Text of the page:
God Work by Randy Harris

I just finished Randy Harris’ book God Work – Confessions of a Standup Theologian and I have to say it was a really great read. I have also been reading N.T. Wright’s new book After You Believe and over and over again I found myself picking up Harris’ book over Wright’s. I wouldn’t have guessed it would have happened that way but it did. What kept me coming back to this book was Harris’ open and honest style. He is not afraid to ask a difficult question and then handle the answer honestly, even if it raises some unconformability in the process.

In this book you get ecclesiology, epistemology, and theology all rolled out in a way that is humorous and intellectual. What he has done in this book is take us out of the driver’s seat and put God back in it. In doing so we learn how to interact with God in a healthy, relational way that is both biblical and meaningful to upcoming generations of Christians. We are free to ask questions. We are free to have doubts. We are free to be confused at times. But at the center of it all, God patiently engages our lives through the ups and downs to bring us closer and closer to himself. This book is good for a healthy perspective on postmodernism, not just in explanatory form but also in how Harris works through much of his material.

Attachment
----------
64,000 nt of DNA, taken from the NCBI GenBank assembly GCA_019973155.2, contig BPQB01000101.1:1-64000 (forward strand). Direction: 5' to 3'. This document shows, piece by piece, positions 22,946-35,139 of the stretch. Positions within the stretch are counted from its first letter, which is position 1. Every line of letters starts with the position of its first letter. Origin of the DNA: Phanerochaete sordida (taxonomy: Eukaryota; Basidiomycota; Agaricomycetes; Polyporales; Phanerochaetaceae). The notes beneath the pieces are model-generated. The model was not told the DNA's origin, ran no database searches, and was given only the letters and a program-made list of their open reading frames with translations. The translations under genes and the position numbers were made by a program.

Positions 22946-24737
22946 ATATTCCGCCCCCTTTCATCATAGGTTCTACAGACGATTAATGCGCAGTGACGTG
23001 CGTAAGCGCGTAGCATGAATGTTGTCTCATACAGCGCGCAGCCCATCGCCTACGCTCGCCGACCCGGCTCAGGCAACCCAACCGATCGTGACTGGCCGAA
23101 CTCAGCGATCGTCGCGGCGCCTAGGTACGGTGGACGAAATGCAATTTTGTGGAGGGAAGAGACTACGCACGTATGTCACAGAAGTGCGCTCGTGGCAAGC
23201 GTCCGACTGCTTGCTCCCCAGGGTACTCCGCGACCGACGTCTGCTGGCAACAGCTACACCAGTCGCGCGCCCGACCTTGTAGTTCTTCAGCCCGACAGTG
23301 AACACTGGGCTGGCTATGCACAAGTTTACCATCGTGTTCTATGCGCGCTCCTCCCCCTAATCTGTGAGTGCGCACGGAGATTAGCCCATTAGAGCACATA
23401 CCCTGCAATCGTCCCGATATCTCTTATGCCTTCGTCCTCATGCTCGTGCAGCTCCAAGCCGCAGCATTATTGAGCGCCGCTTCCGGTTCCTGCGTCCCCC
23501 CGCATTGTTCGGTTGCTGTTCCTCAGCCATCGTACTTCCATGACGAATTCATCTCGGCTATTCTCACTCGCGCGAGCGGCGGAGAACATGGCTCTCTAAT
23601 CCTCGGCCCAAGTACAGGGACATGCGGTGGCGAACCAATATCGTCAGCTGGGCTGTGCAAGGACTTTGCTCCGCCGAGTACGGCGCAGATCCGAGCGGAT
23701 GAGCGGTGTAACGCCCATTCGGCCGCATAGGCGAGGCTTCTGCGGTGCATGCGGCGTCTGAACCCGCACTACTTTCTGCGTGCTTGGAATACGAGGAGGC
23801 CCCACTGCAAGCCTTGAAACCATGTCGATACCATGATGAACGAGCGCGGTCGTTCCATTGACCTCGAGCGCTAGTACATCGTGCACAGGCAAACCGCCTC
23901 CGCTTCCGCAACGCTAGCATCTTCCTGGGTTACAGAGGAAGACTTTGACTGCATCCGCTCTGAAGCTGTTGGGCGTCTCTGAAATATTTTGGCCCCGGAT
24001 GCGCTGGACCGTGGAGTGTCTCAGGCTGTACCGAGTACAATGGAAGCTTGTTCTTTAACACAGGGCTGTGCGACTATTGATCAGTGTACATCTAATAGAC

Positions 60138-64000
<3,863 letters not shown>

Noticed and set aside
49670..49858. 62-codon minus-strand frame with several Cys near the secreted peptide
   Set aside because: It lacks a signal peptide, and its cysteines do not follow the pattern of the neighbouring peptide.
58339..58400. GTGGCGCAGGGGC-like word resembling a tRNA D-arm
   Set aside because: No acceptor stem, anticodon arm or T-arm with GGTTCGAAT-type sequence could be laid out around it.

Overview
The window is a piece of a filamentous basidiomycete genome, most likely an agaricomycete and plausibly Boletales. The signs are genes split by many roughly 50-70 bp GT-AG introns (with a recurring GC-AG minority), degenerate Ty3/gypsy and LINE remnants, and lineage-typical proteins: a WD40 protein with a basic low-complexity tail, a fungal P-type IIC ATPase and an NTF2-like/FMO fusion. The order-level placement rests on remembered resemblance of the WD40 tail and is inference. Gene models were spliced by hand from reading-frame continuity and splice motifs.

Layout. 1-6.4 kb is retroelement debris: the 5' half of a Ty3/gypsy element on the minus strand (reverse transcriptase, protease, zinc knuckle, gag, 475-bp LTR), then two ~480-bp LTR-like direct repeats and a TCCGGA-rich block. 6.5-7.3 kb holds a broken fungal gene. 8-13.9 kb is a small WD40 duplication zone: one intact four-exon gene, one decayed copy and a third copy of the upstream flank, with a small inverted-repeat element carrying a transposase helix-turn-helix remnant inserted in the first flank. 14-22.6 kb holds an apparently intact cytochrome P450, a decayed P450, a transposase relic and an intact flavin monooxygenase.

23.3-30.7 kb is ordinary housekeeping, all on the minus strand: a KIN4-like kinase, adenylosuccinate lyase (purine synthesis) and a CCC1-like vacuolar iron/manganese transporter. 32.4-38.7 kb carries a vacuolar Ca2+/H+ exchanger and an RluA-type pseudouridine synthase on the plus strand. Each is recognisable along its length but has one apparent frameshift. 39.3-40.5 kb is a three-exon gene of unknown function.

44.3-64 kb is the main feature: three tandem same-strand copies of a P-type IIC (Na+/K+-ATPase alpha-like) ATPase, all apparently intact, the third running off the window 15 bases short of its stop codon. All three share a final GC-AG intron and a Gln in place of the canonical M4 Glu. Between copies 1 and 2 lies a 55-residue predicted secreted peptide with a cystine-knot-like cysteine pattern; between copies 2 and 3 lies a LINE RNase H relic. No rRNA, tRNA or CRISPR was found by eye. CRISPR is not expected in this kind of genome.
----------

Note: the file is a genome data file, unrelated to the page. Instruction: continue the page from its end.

I have to say, that I am a better person for having read this book. Several of the stories I had heard before. They were just as funny in print but in print I had more time to deal with them and meditate on the points being made than hearing these stories live. I wish I had more time to give a thorough synopsis of this book and describe more of its contents but why let me do all the work for you? If you have been looking for your next read, give this one a shot by ordering directly from Leafwood in the link above.

The last thing I want to mention about this book is I think it would be especially helpful for many elderships to read together. I say that because it would really help them understand the worldview of our youth and get a grasp on how to maintain unity among church goers with more and more of a postmodern outlook. I really hope that Harris plays a big part informing more and more congregations on how to make the coming, needed transitions in the church without compromising our core, scripture-based, values.